These IKEA greenhouse cabinets are taking over Instagram - everything you need to know about the stylish trend

These aesthetic greenhouses are taking over Instagram – and it's easy to see why

 IKEA greenhouse cabinet
(Image credit: Robin Schouten)

We have just found the chicest way to showcase our ever-growing family of houseplants, and it is with the help of IKEA'S glass FABRIKÖR cabinet. Crying out to be used for IKEA hacks, green-fingered influencers and home decor experts have already fallen for this stylish IKEA greenhouse cabinet trend – and after seeing the results, we're certain to follow suit. 

And if anybody knows about IKEA greenhouse cabinets, it is Robin Schouten, the Netherlands-based influencer and creator of the @IKEAGreenhouseCabinet. To date, Robin has attracted 96.4 thousand followers who regularly admire the organic beauty behind her inventive IKEA transformation. 

Robin's process began in May 2019, when she decided to use furniture from the Scandinavian powerhouse to turn her home into a lush verdant kingdom. She posted her journey on Instagram and has since inspired thousands of plant lovers worldwide. 

IKEA greenhouse cabinet

(Image credit: Robin Schouten)

When she first started, Robin shared there were only around '10 photos' of people who had previously turned their IKEA cabinets into a greenhouse – but this was enough to inspire Robin to try it for herself. That same year, Robin's noticed a widespread response to her greenhouse tip – thus prompting the creation of the IKEAGreenhouseCabinet hashtag, which has since gained almost fifteen thousand posts. 

'You can grow any plant in it you want. Some people are using it mainly for cacti and succulents; people are using it for vegetables. I have mostly aroids like Anthurium and Philodendrum because they need high humidity. But pretty much anything goes,' Robin shares. 

Following the FABRIKÖR, plant lovers have turned to the DETOLF, the RUDSTA, and the MILSBO cabinets to design their indoor greenhouses. Robin, along with many others, has built on the glass-fronted structures by adding a mixture of humidifiers, fans, and grow lights which creates the ideal climate for houseplants to thrive through every season.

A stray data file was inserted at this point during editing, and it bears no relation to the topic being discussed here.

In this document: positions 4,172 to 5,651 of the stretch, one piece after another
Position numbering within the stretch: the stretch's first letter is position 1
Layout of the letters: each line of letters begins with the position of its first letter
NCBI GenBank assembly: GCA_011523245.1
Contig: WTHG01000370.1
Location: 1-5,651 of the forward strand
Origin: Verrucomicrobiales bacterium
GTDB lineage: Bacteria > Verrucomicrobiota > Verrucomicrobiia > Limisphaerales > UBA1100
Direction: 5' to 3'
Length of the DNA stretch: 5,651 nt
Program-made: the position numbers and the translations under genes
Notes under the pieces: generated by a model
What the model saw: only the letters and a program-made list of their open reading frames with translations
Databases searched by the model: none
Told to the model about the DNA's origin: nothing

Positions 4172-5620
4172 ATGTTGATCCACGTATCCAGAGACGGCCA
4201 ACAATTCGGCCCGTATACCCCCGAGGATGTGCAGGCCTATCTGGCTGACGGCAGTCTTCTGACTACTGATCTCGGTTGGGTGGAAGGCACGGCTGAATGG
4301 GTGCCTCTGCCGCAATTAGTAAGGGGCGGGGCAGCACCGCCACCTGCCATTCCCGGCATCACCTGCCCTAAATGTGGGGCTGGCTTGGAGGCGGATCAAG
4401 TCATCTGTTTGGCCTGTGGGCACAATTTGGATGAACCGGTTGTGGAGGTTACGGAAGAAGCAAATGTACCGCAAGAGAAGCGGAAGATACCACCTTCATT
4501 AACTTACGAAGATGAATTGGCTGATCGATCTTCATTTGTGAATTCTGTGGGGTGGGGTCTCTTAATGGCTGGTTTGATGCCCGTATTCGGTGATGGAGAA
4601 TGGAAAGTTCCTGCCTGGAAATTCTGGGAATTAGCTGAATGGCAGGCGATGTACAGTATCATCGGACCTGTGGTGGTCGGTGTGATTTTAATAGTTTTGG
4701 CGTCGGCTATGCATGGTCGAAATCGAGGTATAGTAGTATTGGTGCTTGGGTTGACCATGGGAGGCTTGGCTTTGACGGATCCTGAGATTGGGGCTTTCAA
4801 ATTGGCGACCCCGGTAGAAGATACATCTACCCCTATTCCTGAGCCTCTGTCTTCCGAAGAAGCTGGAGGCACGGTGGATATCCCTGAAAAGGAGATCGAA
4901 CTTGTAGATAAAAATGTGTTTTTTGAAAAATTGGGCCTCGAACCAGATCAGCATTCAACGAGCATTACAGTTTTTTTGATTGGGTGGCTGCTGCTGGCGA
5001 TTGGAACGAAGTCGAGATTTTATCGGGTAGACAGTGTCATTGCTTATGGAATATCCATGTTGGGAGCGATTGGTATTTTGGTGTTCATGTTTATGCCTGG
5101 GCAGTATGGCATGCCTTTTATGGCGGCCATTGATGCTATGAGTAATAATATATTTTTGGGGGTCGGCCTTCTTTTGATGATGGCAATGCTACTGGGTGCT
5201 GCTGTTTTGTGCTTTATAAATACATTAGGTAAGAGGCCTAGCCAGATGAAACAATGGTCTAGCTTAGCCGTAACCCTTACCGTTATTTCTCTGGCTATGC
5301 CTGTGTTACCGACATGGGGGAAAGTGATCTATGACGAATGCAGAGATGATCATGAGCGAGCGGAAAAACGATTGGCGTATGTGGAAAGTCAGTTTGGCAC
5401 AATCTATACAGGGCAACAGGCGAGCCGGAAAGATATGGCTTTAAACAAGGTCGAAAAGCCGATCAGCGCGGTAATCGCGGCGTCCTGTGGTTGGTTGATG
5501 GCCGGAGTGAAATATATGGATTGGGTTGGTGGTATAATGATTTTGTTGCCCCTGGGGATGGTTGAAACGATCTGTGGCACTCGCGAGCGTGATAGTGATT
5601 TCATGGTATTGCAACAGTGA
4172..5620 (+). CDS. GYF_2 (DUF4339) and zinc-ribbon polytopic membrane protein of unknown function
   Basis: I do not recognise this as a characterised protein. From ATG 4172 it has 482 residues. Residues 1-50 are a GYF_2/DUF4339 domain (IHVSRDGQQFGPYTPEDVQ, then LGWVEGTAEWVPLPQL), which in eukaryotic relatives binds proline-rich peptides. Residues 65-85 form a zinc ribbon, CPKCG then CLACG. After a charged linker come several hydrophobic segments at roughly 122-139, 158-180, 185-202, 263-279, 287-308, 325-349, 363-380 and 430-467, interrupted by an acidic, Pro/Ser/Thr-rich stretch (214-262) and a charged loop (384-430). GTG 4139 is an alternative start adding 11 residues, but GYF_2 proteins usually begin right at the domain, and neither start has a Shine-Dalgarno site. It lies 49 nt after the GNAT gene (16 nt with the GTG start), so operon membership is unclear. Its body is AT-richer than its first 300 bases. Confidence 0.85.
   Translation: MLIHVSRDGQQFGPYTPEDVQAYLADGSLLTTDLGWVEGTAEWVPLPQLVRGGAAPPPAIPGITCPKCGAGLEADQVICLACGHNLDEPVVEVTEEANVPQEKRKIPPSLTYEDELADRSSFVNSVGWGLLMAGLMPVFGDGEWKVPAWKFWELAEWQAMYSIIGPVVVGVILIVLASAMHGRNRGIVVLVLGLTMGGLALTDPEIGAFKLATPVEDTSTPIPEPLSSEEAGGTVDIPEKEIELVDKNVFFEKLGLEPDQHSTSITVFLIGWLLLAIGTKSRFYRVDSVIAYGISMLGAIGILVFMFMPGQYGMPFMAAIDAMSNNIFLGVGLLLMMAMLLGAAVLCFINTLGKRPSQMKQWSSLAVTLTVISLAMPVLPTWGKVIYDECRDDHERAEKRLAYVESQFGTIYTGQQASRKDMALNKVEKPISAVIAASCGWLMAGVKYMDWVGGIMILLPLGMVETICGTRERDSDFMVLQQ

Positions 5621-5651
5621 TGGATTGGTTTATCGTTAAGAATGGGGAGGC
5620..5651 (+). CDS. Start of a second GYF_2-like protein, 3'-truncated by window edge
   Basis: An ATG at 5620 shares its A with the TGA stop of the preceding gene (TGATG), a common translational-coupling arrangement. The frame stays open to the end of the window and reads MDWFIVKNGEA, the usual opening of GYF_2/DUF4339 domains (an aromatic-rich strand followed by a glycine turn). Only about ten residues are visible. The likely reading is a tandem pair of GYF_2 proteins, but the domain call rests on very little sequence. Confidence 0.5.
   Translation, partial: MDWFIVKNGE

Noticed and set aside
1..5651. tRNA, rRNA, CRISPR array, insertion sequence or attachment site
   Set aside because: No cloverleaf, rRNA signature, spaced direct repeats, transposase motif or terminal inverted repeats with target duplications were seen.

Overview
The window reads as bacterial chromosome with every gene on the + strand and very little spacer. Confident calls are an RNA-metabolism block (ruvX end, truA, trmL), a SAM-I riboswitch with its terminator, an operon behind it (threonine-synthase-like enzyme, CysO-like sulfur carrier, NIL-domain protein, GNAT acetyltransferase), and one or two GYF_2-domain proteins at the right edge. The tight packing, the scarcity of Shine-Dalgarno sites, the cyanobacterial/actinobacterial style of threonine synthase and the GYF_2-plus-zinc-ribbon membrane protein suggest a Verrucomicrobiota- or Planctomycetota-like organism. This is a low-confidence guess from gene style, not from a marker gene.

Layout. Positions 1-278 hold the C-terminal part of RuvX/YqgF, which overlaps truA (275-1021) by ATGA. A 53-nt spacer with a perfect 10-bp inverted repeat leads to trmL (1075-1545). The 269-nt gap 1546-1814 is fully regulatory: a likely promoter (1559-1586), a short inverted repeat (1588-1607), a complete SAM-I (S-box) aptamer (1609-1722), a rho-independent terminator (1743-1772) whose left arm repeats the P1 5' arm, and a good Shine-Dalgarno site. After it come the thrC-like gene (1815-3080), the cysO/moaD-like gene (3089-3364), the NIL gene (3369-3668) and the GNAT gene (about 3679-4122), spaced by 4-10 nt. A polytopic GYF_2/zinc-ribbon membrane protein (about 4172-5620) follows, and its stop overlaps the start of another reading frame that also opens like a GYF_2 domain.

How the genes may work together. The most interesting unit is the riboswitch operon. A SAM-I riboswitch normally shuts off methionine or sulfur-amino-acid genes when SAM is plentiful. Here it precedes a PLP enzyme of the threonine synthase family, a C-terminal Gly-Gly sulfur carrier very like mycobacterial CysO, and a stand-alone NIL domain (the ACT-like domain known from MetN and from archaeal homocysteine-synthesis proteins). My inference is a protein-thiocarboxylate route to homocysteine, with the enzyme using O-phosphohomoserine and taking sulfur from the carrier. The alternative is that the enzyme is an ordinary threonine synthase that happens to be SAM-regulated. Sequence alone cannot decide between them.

IKEA greenhouse cabinet

(Image credit: @vinny.aroids)

What do we need to remember before creating an IKEA greenhouse cabinet?

Before we rush to recreate this look in our homes, Robin offered her advice on keeping our plants as healthy as her widely admired collection. 

'Don't just follow one tutorial, really do your research. I've seen people just copy and paste someone's greenhouse, and that person has only had it two months. You can't know if it works,' Robin explains. 

'Think about the plants you're going to put in it and the room you're going to put it in. Mine is a shaded corner, so it gets no natural light, and it includes grow lights. But someone with a bright house might not even need grow lights.'

IKEA greenhouse cabinet

(Image credit: @vinny.aroids)

See: Five cool ways to style the IKEA RUDSTA – the cabinet taking Instagram by storm

'Mould is the biggest issue with the cabinets. The most important thing for the cabinets is airflow. Get a fan, it is so important, and open up the cabinets a few times a day,' she adds. 

We have a feeling these cool cabinets will continue to take over our Instagram feeds for a long time to come. 

Megan Slack

Megan is the Head of Celebrity Style News at Homes & Gardens. She first joined Future Plc as a News Writer across their interiors titles, including Livingetc and Real Homes, before becoming H&G's News Editor in April 2022. She now leads the Celebrity/ News team.

Before joining Future, Megan worked as a News Explainer at The Telegraph, following her MA in International Journalism at the University of Leeds. During her BA in English Literature and Creative Writing, she gained writing experience in the US whilst studying in New York. Megan also focused on travel writing during her time living in Paris, where she produced content for a French travel site.

Megan currently lives in London, where she relocated from her hometown in Yorkshire. In her home, she experiments with interior design trends and draws inspiration from the home decor ideas she observes in her everyday work life. Her favorite pieces include her antique typewriter and her expansive collection of houseplants. When she isn’t writing, she is browsing London’s coffee shops and bookstores to add to her ever-growing library, taking over the open shelving in her apartment.